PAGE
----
Taiwan’s Vice President William Lai loudly declared his support for the development of animal-free research methods in Taiwan at a symposium promoting the adoption of the 3R principles, held on November 20.
The symposium was organized by EAST, the National Applied Research Laboratories’ National Laboratory Animal Center (NLAC), the Toxicology Society of Taiwan (TSTA) and the Chinese-Taipei Society of Laboratory Animal Sciences (CSLAS), and is a follow-up to the inaugural symposium held in 2019.
In his opening remarks, Vice President Lai described respect for life as a universal value and declared the realization of this value an “inescapable duty and responsibility of our generation.”
Vice President Lai expressed hope that the recent establishment of a taskforce to establish a centre for the 3Rs would improve conditions for animal-free research methods in Taiwan, and reserved particular optimism for the development of organ-on-a-chip, 3D tissue culture, computer simulation, and AI algorithmic system technologies in Taiwan.
“I expect this symposium will herald a brand new page in Taiwan’s development of 3R alternative methods” professed Vice President Lai as he opened the event, imploring Taiwan’s research community to play an active role in realizing the One Health concept on the international stage.
Dr Danilo Tagle, Associate Director for Special Initiatives at the US National Center for Advancing Translational Sciences, kicked off the symposium with a special lecture on recent developments in organ-on-a-chip technology.
Dr Tagle shared the results of US National Institute of Health organ-on-a-chip efficacy and safety testing and expressed enthusiasm for microphysical systems’ (MPS) potential to produce more accurate science based on human physiology instead of the physiology of animal species. MPS are microfluidic cell-culture devices that use human primary or stem cells to mimic human organs.
Professor Ying Chih Chang of Academia Sinica’s Genomics Research Center followed Dr Tagle’s presentation with a special lecture. Professor Chang shared the results of cutting-edge Taiwanese research on the use of patient tumor cells to develop 3D cell cultures, which can be applied in precision medicine drug screenings.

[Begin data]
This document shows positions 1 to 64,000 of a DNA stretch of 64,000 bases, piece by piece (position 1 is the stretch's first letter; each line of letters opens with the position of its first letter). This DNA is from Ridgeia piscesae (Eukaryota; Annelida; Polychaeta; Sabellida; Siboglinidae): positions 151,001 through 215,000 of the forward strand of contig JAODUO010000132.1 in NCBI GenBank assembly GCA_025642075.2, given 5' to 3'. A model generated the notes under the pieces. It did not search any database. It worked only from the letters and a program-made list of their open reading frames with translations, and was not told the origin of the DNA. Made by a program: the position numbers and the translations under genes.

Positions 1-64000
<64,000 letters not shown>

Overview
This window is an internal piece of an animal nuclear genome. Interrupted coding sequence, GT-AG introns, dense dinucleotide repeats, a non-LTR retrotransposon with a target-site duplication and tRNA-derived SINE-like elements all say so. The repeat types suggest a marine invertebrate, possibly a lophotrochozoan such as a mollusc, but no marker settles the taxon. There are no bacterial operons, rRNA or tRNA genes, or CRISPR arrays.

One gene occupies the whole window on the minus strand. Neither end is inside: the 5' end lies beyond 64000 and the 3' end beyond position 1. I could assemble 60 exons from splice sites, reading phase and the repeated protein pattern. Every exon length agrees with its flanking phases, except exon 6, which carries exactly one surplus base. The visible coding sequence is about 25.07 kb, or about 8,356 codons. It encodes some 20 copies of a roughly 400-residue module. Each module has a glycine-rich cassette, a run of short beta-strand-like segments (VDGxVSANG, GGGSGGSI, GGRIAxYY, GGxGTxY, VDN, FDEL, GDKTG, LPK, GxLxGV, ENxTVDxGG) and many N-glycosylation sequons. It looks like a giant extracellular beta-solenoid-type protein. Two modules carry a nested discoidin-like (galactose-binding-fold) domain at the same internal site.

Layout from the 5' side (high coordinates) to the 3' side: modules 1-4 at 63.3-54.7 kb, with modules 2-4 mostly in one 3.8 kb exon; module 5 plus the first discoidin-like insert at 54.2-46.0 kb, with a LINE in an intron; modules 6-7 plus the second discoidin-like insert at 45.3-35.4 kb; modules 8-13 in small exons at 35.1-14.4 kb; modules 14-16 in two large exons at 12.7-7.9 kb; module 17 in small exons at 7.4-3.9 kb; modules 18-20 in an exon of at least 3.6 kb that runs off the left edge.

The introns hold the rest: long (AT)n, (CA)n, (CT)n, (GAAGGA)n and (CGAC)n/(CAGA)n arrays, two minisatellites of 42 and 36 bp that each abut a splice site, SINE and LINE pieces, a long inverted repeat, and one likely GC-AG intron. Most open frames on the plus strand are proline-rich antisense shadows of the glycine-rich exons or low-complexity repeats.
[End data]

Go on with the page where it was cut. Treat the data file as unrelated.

In 2019, the Council of Agriculture (COA) – the executive branch charged with enforcing the Animal Protection Act – launched a four-year cross-departmental plan to enhance support for animal-free research technologies.
This year, the Ministry of Science & Technology (MOST) established a taskforce to head up the establishment of an office dedicated to the 3Rs, also referred to as a National Center for the 3Rs (NC3R). The Centre will lead government efforts to promote broader adoption of the 3R principles. Globally, more than 20 countries including the United States, the United Kingdom, Japan, South Korea, and Brazil have already established NC3Rs.
EAST has long championed the establishment of a NC3R to reduce Taiwan’s reliance on animals in research.
“Taiwanese researchers are already at the forefront of global research when it comes to developing new technologies capable of replacing animal experiments, such as artificial skin and organs-on-a-chip,” said Wu Hung, Chief Executive of EAST.
“The government must foster a regulatory environment that supports local research and innovation, eliminates unnecessary animal testing and ensures Taiwanese research can compete on the international stage,” he added.
The National Center for the 3Rs is expected to be established in 2022 under the auspices of the soon to be established National Science Council.
Yu-Min Chen, Deputy Chief Executive
Environment & Animal Society of Taiwan (EAST)
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